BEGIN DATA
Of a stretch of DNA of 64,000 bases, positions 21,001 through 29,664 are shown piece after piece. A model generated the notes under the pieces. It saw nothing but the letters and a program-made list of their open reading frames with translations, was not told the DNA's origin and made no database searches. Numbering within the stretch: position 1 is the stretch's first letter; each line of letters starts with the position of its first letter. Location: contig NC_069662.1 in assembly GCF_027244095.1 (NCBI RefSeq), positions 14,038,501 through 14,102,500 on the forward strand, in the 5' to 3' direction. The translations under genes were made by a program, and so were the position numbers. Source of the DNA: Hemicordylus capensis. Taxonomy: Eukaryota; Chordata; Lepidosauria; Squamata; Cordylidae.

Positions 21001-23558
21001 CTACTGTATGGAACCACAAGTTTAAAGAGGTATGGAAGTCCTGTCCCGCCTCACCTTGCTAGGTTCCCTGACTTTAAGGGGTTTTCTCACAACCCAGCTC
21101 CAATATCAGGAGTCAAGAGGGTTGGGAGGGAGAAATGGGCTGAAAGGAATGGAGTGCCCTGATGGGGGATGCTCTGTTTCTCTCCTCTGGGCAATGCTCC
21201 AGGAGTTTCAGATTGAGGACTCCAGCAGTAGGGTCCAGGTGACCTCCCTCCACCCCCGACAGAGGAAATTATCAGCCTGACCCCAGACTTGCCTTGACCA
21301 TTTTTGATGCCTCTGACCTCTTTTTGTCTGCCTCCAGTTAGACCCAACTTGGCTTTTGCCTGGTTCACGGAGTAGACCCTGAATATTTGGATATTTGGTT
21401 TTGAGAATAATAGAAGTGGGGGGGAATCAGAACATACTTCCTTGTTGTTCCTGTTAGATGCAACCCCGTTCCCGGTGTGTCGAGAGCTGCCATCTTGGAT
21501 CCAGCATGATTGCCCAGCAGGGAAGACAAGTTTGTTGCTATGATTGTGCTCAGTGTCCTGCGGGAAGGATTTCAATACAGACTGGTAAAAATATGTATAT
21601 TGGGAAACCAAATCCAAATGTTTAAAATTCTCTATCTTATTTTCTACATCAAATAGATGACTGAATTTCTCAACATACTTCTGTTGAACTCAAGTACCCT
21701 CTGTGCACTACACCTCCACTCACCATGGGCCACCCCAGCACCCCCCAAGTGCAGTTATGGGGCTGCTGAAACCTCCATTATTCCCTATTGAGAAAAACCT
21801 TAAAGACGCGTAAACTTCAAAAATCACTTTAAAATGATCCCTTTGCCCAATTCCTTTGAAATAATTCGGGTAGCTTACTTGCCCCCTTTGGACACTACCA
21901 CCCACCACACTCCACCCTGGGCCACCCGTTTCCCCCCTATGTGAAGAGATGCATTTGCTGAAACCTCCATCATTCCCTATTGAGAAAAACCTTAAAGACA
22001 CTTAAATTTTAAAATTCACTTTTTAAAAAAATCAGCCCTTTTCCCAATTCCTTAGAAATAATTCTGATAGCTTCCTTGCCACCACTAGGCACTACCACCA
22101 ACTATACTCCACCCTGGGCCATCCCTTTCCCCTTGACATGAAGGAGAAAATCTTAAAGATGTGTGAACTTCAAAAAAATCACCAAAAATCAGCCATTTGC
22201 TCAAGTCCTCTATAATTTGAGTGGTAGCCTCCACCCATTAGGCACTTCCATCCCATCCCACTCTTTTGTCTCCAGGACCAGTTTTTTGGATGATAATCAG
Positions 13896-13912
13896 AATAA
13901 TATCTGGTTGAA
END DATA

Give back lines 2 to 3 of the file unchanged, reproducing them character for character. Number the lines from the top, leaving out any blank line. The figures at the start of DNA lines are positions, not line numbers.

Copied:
Positions 21001-23558
21001 CTACTGTATGGAACCACAAGTTTAAAGAGGTATGGAAGTCCTGTCCCGCCTCACCTTGCTAGGTTCCCTGACTTTAAGGGGTTTTCTCACAACCCAGCTC